Saturday, 6 August 2016

Celeriac Envy...

I have it...

I love visiting other people's veg growing enterprises..

To see what works for them; and look at other ways of doing things. I don't believe for one moment; that there is just one right; or wrong way; of making the magic happen in this business.

There are so many variables in terms of micro climate; soil types; pressure from pests or other limiting factors.

Then mix in the needs and demands of ones beloved customers; and which produce sells well in a particular area.

And not leastwise; the inclinations of the grower.
Being self employed in a less than lavishly renumerated occupation; has a few drawbacks.

So surely some leeway can be given; to operating in a way that 'feels right' and utilising methods that give personal satisfaction...?

Allowing for a sense of 'flow' even... 

I imagine a systems analyst: I think I know what they do now; after having interviewed one on a train trip ; might say. 

"Well this isnt such a profitable crop" 


"Why are you wasting time growing that particular oddity ?"...

Well; as I've opined many times before; personally I believe that in a business such as this 'variety' is, in itself a valuable crop.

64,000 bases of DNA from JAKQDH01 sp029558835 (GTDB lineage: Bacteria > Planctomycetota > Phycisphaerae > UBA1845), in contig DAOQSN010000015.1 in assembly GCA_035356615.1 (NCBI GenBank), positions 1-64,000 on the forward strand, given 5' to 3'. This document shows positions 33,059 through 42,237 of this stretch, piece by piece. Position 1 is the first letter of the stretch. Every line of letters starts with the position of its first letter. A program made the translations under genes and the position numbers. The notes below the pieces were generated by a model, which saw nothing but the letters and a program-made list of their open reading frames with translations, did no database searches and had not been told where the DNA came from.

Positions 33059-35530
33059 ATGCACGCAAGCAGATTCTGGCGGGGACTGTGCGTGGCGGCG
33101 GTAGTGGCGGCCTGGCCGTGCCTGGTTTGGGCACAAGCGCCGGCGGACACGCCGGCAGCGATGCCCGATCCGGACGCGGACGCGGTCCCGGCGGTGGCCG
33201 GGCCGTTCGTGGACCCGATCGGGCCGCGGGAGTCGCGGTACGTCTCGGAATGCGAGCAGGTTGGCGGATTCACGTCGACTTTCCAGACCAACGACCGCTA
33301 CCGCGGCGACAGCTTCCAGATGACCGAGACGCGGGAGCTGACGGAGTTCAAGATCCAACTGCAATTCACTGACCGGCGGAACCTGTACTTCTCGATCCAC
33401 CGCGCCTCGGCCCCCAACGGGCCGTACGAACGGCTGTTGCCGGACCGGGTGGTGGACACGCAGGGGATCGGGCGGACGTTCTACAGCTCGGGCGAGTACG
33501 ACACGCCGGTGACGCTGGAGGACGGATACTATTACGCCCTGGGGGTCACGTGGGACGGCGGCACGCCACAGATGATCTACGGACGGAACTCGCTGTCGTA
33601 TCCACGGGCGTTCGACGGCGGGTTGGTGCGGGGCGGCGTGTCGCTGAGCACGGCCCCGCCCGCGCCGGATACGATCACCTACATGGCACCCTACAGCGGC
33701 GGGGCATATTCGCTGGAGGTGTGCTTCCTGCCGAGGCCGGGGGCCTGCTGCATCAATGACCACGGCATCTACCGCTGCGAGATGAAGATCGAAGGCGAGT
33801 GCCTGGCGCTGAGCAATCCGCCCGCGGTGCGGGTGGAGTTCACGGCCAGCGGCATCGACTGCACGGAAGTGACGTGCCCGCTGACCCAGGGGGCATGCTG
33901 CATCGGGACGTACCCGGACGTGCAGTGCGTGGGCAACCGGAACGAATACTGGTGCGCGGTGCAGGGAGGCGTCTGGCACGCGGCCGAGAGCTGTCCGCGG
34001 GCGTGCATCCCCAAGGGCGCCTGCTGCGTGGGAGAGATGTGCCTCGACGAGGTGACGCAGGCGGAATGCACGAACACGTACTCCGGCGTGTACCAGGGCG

Giving the ability to surprise people occasionally -

 "What on earth is this; what do I do with it?"

But now of course; thanks to the wonders of Internetland; there are a diminishing number of veg that baffle.

All the same; variety keeps things interesting; albeit challenging, on occasion for the grower.

These celeriac (grown by Cornelia... Lovely name; and person)  are twice the size of the ones to be found growing on the much Sandler drier soil here.

Celeriac; as it's flavour and name would imply; is related to celery. And that vegetables' native cousin prefers a damp 'mucky' almost marshy soil to thrive..

However the intense flavour of a 'little one' more than makes up for any lack of size..

But at the same time; I can't claim, to be unenvious of this luxuriant stand of toothsome nuggets; steadily gathering goodness; for wintertime delectation..

And I call "Liar" to any herbicide avoiding grower; who claims no tiny reassurance gained from viewing others 'weedy' areas...

Pot marigolds growing in the foreground to attract beneficial insects... I rarely get round to deliberately implementing this kind of companion planting myself...

One day I might do it again... If I ever manage to eliminate the 'simple flowered' residents such as mayweed; that pretty much perform the same job here; and most likely have years worth of seeds in 'the bank' already......

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